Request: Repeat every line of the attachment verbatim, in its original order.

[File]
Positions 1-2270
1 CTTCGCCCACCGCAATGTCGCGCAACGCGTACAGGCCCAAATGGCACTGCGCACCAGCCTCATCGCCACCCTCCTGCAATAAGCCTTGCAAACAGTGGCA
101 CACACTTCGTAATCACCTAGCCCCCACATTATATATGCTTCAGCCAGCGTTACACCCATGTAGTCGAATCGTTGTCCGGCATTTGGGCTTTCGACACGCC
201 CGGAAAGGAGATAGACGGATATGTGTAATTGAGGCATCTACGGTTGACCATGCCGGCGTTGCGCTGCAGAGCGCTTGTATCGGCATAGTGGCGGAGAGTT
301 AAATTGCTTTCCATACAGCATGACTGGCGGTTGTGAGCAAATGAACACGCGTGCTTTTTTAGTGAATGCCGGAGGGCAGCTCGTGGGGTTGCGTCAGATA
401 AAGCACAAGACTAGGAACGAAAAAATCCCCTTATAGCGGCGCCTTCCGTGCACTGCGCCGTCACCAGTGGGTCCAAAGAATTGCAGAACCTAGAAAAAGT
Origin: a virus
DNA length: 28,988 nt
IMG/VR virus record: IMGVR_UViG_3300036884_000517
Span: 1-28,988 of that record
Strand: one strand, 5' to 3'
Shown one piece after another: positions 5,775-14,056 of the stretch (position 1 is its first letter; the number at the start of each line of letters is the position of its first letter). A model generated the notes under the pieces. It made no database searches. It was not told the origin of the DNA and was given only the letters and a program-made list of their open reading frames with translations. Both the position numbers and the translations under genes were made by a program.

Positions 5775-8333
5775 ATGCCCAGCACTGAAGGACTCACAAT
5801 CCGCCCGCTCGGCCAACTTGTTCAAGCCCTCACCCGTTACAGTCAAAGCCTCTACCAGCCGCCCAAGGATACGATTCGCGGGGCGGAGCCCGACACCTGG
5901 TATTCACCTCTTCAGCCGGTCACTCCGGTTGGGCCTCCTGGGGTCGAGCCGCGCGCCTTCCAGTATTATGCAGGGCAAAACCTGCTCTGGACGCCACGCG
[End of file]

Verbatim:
Positions 1-2270
1 CTTCGCCCACCGCAATGTCGCGCAACGCGTACAGGCCCAAATGGCACTGCGCACCAGCCTCATCGCCACCCTCCTGCAATAAGCCTTGCAAACAGTGGCA
101 CACACTTCGTAATCACCTAGCCCCCACATTATATATGCTTCAGCCAGCGTTACACCCATGTAGTCGAATCGTTGTCCGGCATTTGGGCTTTCGACACGCC
201 CGGAAAGGAGATAGACGGATATGTGTAATTGAGGCATCTACGGTTGACCATGCCGGCGTTGCGCTGCAGAGCGCTTGTATCGGCATAGTGGCGGAGAGTT
301 AAATTGCTTTCCATACAGCATGACTGGCGGTTGTGAGCAAATGAACACGCGTGCTTTTTTAGTGAATGCCGGAGGGCAGCTCGTGGGGTTGCGTCAGATA
401 AAGCACAAGACTAGGAACGAAAAAATCCCCTTATAGCGGCGCCTTCCGTGCACTGCGCCGTCACCAGTGGGTCCAAAGAATTGCAGAACCTAGAAAAAGT
Origin: a virus
DNA length: 28,988 nt
IMG/VR virus record: IMGVR_UViG_3300036884_000517
Span: 1-28,988 of that record
Strand: one strand, 5' to 3'
Shown one piece after another: positions 5,775-14,056 of the stretch (position 1 is its first letter; the number at the start of each line of letters is the position of its first letter). A model generated the notes under the pieces. It made no database searches. It was not told the origin of the DNA and was given only the letters and a program-made list of their open reading frames with translations. Both the position numbers and the translations under genes were made by a program.

Positions 5775-8333
5775 ATGCCCAGCACTGAAGGACTCACAAT
5801 CCGCCCGCTCGGCCAACTTGTTCAAGCCCTCACCCGTTACAGTCAAAGCCTCTACCAGCCGCCCAAGGATACGATTCGCGGGGCGGAGCCCGACACCTGG
5901 TATTCACCTCTTCAGCCGGTCACTCCGGTTGGGCCTCCTGGGGTCGAGCCGCGCGCCTTCCAGTATTATGCAGGGCAAAACCTGCTCTGGACGCCACGCG